5. I have to agree with the thrust of what the author is saying. I don’t think that a government restricted to those who served in the military would be any better, in the end, than the sort we have now. Our current problems stem from several things, not the least of which is an utter and complete lack of civic virtue on the part of our elites. Eventually, even the ideal of Heinlein’s hypothetical society would wind up the same way–And, he seemed to acknowledge that fact, as one of the details in the book which many missed was that someone noticed and bemoaned the fact that the outer frontier worlds contributed more volunteer manpower than “effete Earth”.

    Thus is it always; every sort of human institution and society has a life cycle and a life all its own, as if it were a flippin’ organism on its own. You can find organizational contiguity in the oddest damn places, when you know what to look for–There were bureaucratic vestiges of the Ottoman Turks and Byzantine Empire that one of my old bosses ran into, during his duties arranging the admin side of a deployment to Turkey in the 1980s.

    Likewise, the most virtuous organization is prone to being captured by self-interested careerist freaks, no matter how hard you try to prevent it. Part of the problem comes in because there is no long-term accountability in how we set these things up–Imagine a federal agency being punished for malfeasance by having its entire pension fund zeroed out to pay damages, on the theory that the retirees selected, trained, and promoted the offenders. You might see long-term slowing of the trend towards corruption, but… Eventually, corruption would happen. That’s what people do…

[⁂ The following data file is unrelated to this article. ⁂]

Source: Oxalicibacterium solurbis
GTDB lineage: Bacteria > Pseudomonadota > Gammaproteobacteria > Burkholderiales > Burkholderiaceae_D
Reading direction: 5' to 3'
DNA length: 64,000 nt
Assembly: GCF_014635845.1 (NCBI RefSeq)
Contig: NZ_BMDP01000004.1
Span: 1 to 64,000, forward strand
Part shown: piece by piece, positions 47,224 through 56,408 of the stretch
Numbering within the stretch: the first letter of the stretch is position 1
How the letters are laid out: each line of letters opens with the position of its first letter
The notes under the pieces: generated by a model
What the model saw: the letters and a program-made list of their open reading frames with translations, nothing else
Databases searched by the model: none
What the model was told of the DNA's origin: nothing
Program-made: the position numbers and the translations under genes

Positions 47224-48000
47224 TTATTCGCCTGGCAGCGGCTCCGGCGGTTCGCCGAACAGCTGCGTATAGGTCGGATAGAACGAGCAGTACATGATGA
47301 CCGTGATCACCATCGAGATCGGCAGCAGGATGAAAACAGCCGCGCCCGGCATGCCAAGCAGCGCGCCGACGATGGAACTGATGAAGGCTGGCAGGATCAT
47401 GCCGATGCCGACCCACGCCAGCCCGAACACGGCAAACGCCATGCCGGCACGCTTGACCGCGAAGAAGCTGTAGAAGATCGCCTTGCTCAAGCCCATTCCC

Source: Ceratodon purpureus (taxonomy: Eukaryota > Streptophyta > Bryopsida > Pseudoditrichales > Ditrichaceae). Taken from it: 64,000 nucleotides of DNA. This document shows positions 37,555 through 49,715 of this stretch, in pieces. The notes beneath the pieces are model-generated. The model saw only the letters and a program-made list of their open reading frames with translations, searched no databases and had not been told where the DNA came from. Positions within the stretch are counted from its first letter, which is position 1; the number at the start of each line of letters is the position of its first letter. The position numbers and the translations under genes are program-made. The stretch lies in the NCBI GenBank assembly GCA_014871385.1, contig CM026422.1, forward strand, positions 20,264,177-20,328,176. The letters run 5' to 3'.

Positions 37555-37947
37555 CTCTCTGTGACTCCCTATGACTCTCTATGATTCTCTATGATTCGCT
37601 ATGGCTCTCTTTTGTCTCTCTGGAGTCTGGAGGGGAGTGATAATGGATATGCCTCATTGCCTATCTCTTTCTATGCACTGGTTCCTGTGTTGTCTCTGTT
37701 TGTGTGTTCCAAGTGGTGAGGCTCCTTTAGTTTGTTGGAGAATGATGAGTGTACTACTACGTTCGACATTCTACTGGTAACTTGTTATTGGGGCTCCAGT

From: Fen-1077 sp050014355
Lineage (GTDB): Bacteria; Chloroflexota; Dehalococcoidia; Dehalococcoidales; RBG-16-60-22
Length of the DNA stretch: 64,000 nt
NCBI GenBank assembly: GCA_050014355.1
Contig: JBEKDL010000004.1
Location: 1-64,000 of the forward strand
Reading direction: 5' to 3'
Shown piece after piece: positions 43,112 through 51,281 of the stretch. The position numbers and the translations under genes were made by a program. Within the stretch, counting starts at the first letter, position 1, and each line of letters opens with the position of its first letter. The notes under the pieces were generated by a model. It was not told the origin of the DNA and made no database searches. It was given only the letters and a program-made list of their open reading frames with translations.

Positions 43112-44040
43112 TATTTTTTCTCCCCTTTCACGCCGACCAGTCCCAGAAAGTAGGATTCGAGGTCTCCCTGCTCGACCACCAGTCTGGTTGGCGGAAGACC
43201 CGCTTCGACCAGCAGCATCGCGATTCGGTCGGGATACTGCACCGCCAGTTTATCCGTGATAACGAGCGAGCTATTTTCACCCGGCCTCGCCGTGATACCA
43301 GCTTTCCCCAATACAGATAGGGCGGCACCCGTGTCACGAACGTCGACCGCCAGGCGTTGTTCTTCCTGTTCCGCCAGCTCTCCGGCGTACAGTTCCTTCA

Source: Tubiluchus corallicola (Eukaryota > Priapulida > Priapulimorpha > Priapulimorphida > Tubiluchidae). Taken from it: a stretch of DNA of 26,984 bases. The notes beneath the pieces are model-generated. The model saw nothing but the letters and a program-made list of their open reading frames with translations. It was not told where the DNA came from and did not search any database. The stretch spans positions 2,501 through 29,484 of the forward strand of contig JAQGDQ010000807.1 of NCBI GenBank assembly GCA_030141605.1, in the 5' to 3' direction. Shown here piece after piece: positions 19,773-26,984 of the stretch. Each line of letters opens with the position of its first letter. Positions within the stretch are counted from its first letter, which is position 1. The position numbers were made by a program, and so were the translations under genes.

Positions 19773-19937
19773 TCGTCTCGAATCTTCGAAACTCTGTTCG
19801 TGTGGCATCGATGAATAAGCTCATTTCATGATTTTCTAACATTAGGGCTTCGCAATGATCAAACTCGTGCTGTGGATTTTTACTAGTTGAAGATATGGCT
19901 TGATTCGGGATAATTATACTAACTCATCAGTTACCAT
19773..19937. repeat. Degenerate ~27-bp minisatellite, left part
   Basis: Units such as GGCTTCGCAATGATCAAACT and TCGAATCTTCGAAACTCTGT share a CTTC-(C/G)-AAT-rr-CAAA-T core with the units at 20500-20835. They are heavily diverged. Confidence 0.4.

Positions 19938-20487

6. I’m not against the idea of adding value to society being a prerequisite to have a say in what goes on. But I do have a problem with the idea that the only way you add value to society is to work for the government. I would argue that the government is a big drag on society. There’s lots of people who have done more for our lives than any soldier, bureaucrat, representative, or president. Vanderbilt, Carnegie, Tesla, Ford, DuPont, Gates, Jobs. These are people who added value to society by giving people what they wanted at a price people were willing to pay voluntarily, with out the threat of jail time or fines for not paying taxes. These men, and millions of others, deserve citizenship before anyone who works for OSHA, the IRS, EPA, FDA, department of education, treasury department, FCC, SEC, or the myriad of other alphabet soup agencies that steal money from hard working Americans just to stab them in the back pocket.

    1. I agree, these people you mentioned has indeed contribute more to society than anyone working for the government ever has. However, I think Heinleins point was not about how much you have contributed to society, but that you are willing to make sacrifices and accept physical risks for the good of mankind.